On October 20, the Russia 2018 Local Organising Committee (LOC) launched the application process for the national 2018 FIFA World Cup™ Volunteer Programme Legacy contest. LOC CEO Alexey Sorokin and FIFA Secretary General Fatma Samoura addressed the 19th World Festival of Youth and Students, explaining how Russia 2018 volunteer candidates now have a unique opportunity to implement interesting and useful projects in their cities.
LOC volunteer candidates and host city volunteer candidates are invited to submit their projects in six areas: sports and healthy lifestyle, tourist services, urban development and public spaces, culture and arts, social work, and environment.
The LOC announced the contest on October 2. The contest will be held in three stages. The first stage, from October 20 to November 8, will be collecting applications (projects) from contenders across Russia. During the second stage (November 9-20), local experts will review applications and select the best projects. The third stage will take place on December 2-5: projects will be developed further and finalized at a creative school at the Skolkovo Innovation Centre. The final and the award ceremony will take place on December 5. It will gather Russia’s most creative volunteers.
“Today, we start collecting bids for our contest. These are community projects which will help us tap into the potential of FIFA World Cup legacy and make our lives a little better,” Alexey Sorokin commented. “For all those who have decided to join this tremendous competition and applied for the FWC Volunteer Programme, this contest will help them to fulfill themselves. And we, for our part, will make sure that you remember volunteering with us for the rest of your lives. The best of luck to all of you in this endeavour!”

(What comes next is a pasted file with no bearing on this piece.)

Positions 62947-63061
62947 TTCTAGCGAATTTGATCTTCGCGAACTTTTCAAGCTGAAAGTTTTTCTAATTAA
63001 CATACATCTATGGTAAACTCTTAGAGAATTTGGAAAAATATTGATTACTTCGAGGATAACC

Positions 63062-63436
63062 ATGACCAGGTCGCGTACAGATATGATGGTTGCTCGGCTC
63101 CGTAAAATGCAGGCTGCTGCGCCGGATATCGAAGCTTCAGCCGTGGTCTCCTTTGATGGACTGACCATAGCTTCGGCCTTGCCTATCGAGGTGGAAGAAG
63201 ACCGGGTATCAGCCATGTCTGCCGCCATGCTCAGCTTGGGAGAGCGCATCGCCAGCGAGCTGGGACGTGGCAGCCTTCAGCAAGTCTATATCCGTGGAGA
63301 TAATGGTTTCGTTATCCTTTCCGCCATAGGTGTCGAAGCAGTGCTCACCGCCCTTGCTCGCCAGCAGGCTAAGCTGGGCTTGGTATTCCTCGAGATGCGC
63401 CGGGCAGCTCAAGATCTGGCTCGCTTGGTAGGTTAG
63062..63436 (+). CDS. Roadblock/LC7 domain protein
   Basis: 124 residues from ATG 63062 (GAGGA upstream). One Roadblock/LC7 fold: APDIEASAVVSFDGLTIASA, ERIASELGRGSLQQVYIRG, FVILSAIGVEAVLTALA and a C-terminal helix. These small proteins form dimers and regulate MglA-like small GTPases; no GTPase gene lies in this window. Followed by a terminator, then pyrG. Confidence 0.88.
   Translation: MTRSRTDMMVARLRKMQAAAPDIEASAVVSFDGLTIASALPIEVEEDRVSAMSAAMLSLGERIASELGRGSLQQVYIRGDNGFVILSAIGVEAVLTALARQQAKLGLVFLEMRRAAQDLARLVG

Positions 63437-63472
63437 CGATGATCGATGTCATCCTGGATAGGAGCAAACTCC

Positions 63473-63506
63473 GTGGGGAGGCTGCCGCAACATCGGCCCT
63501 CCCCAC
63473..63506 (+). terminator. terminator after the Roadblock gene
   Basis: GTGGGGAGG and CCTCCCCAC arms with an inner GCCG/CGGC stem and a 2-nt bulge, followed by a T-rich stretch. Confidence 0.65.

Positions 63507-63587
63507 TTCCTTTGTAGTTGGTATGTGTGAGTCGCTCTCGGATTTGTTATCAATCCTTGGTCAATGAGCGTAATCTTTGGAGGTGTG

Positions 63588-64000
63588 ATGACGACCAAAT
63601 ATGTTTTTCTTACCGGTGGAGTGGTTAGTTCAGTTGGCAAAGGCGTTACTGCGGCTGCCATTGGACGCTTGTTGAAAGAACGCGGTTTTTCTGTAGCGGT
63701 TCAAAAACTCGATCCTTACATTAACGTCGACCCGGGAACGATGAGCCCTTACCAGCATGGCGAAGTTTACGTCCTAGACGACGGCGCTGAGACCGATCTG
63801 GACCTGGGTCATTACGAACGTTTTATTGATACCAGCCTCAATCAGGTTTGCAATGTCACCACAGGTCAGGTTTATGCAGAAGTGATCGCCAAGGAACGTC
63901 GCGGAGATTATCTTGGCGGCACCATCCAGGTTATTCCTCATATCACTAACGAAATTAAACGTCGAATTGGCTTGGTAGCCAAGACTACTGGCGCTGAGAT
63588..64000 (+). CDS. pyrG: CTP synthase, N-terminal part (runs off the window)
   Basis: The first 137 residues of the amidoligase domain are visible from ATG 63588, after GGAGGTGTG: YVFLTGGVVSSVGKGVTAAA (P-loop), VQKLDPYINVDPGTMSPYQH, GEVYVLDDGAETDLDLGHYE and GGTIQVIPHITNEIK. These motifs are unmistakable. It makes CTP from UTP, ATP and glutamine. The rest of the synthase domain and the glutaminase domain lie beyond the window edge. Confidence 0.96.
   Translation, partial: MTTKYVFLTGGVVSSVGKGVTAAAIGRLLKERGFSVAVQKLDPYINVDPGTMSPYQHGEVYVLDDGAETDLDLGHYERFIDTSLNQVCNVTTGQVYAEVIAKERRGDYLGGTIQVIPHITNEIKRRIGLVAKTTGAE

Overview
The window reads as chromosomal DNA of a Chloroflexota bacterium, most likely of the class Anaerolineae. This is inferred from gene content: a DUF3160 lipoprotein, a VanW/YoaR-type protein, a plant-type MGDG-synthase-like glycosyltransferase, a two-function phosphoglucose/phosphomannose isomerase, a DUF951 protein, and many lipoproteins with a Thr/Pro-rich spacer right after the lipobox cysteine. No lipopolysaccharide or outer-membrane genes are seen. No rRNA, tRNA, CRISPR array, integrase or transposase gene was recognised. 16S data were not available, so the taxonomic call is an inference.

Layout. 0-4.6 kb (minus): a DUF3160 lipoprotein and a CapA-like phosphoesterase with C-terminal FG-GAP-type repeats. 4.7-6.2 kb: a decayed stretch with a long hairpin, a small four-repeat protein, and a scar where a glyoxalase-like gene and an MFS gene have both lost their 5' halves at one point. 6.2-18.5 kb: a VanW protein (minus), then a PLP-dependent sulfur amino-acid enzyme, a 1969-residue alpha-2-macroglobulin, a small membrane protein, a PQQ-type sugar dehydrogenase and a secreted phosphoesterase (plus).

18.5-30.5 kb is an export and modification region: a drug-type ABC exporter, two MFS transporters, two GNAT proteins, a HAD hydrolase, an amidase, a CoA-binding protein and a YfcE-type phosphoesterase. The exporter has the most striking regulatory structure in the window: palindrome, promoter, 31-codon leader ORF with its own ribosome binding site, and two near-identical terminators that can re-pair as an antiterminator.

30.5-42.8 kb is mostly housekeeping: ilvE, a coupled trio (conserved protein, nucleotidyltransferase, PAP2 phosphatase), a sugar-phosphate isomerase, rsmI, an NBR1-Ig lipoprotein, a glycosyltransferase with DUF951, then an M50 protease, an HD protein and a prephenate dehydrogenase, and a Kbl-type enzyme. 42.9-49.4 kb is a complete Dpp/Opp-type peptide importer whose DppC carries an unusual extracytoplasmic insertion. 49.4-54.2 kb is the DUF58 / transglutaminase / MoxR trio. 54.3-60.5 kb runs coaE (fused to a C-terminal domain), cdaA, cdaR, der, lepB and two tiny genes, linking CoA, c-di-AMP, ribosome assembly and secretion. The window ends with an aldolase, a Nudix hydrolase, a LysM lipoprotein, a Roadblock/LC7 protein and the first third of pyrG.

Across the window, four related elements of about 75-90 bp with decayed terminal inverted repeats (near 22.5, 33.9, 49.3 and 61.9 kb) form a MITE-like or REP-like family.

“Football is a great unifier and fosters peace and unity. FIFA uses football to promote core human values. Under its sustainability and diversity programme, FIFA addresses environment, discrimination, gender parity issues. FIFA fights discrimination and racism on and off the pitch,” Fatma Samoura said. “The legacy of the World Cup is a key priority to us. Both FIFA and the LOC devote a lot of time and attention to this. So I really hope that this contest helps demonstrate what kind of legacy the 2018 World Cup will leave in Russia, how football helps develop society and how it unites people.”
Speaking at a round table discussion in Sochi, contenders presented their projects and discussed their implementation with FIFA and LOC leadership. The first few projects presented by volunteers covered almost all six of the suggested areas.
Maria Ippolitova from Moscow and her friends want to promote football, especially among girls and women, bringing the sport closer to everyone. They suggested launching an awareness campaign on social media, engaging FWC Ambassadors, celebrities and, of course, volunteers.
Polina Zwinger and a team of volunteers from Rostov-on-Don proposed a project which uses HDPE to make ramps. This will make the host city more accessible for people with disabilities. Also, the ramps can be decorated with football-themed designs, the volunteers said.
“To some, this contest is an opportunity to make their long-standing dream come true by implementing a good and useful project. Others would like to apply their professional skills. Still others may want a new profession after the World Cup,” said volunteer Maria Saushkina from Kaliningrad. “This contest includes a number of different areas, and that’s great, because you have a variety of choices to leave your mark.”